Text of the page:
What the Archives Didn’t Teach Me About Life in a Pandemic

In researching my book, I spent months studying primary sources: newspaper articles, pamphlets, public health records, personal correspondence, diary entries and other materials. I never expected that I would see first-hand what a global contagious threat would look like in my life time. I had an idea of the progression of quarantine and the pattern of media coverage. At the same time, no book or microfilm prepared me for a number of aspects in this experience.

  • The Waiting Game: Nothing that I’ve read addressed what it is like to feel fine, have your family feel fine, but know that the danger is coming. . .for months and is not a matter of if, but when. I’m sure the people in the army camps of 1918 that got hit with the March/April wave of influenza felt similarly–just no one wrote about it.
  • Balancing Crisis Mode with Everyday Life: In the yellow fever epidemic of 1793, townsperson Elizabeth Drinker made daily notes in her diary that combined mundane activities like taking a walk with notes about the latest death toll and friends who had passed. I never imagined how strange it would be to do the basic things we have to do, like buy dog food, within the context of the COVID-19 cloud. Everything is the same, yet it’s not the same.
  • Some people are fools. Newspapers of the past occasionally mentioned individuals that broke quarantine and were then arrested. Since they didn’t have social media in 1925, for example, there weren’t Instagram photos capturing crowds flaunting their poor choices and lack of consideration for others.
  • Parenting in a pandemic: This is a big one that NO ONE talked about in the past. Children were part of past epidemics, of course, and were mentioned when they became ill and died, but the stories of active parenting during such a time were not documented and a preserved. As parents, it’s a tricky time. Not only are we juggling childcare and work, but we are also trying to balance crisis and despair with making sure our kids are fed, engaged, and have pretty good days. We have the added challenge of explaining and demonstrating this new reality without terrifying them and inciting panic. At the end of the day, our kids deserve to think that the world is good, they are safe, and this will pass.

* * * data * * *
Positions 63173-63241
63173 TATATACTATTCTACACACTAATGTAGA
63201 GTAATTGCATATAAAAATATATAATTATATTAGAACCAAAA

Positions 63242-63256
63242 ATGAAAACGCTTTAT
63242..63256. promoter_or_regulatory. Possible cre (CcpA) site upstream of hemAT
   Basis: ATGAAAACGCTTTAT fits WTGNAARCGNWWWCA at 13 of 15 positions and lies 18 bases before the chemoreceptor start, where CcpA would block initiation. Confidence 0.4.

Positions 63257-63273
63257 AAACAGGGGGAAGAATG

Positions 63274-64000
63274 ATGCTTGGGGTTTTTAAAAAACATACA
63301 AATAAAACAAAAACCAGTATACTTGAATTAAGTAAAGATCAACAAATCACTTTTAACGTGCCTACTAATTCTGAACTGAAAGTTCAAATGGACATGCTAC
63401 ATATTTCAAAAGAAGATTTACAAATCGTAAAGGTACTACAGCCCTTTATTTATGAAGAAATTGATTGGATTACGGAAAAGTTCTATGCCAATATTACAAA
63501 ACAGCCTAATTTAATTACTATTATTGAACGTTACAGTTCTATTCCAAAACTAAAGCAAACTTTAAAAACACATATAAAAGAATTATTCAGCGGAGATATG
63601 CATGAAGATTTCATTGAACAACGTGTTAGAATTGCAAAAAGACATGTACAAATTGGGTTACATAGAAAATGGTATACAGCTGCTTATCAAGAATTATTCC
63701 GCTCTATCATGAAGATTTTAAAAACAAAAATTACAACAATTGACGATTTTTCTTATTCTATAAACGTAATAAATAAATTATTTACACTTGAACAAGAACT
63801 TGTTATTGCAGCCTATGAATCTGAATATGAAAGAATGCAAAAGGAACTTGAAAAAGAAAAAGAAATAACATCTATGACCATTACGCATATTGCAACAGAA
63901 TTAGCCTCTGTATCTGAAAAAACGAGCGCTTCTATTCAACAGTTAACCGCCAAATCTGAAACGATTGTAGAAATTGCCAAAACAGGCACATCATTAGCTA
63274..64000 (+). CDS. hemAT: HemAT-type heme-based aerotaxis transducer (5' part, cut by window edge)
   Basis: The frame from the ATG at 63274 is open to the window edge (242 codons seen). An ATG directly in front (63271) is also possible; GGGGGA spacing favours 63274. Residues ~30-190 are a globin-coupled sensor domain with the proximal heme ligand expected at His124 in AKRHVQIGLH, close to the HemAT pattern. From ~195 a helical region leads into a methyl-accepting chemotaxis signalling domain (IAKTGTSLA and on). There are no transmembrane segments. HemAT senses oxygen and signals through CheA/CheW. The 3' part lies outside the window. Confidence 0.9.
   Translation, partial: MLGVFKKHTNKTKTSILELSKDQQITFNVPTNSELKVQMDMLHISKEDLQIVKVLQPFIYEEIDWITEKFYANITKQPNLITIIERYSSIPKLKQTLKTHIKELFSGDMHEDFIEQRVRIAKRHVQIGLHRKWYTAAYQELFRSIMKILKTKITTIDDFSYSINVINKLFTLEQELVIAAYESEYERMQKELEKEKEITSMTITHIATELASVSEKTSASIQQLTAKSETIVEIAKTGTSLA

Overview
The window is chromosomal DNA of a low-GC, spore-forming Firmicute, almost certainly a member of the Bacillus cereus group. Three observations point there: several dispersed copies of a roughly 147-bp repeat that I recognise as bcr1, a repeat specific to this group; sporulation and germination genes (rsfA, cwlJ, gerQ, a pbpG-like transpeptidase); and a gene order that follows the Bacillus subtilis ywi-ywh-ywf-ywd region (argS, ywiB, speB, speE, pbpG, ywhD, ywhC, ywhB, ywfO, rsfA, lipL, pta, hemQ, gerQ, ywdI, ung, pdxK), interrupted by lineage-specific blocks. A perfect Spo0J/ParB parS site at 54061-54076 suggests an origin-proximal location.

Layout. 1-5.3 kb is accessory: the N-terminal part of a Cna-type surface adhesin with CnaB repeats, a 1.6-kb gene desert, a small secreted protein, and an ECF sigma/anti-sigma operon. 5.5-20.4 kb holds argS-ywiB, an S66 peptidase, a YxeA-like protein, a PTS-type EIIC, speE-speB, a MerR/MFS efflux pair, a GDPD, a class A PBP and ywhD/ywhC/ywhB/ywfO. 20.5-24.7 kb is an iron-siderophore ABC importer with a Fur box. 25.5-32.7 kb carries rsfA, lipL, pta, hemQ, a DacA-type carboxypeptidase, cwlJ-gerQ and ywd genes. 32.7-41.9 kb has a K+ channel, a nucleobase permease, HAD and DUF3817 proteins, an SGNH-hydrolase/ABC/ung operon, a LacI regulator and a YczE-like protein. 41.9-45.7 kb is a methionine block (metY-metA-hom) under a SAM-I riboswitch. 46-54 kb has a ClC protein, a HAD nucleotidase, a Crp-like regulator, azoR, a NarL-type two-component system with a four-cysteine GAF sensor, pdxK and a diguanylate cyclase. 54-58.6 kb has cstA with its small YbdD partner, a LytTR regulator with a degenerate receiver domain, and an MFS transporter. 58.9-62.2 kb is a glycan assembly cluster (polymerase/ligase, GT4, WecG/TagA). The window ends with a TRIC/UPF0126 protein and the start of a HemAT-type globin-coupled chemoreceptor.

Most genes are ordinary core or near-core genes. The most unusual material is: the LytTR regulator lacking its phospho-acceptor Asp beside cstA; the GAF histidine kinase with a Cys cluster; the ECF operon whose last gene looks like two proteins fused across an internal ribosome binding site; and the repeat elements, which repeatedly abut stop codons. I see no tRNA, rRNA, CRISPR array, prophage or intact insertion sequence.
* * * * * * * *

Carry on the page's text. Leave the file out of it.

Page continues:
• How much I would miss the world during social distancing. I am certain that the groups of students quarantined at the University of Kansas and other schools felt lonely, bored, and isolated. However, we don’t have their personal testimonies about the experience. We are privileged to be safe here as a family. Yet, I will fully admit that I mourn our normal reality.
    Being extra-extroverted, I knew that I would have these feelings. But it’s not just my friends that I miss. I love being part of a community–like a normal one, in which you see the same faces at stores, parks, karate, and on campus. I miss teaching to human students sitting in front of me, even if they fall asleep sometimes. I want maskless faces to slightly breech the six-foot distancing just to chat for fun, comment on the weather, or to just return a “hello.” Someday we’ll get back to a new version of that world.

What does this all mean, aside from my own lamenting? We need to be writing our stories and recording the diverse experiences of others so that future generations can better understand what living at this time was like.

The Past Repeats Itself: Epidemics Then and Now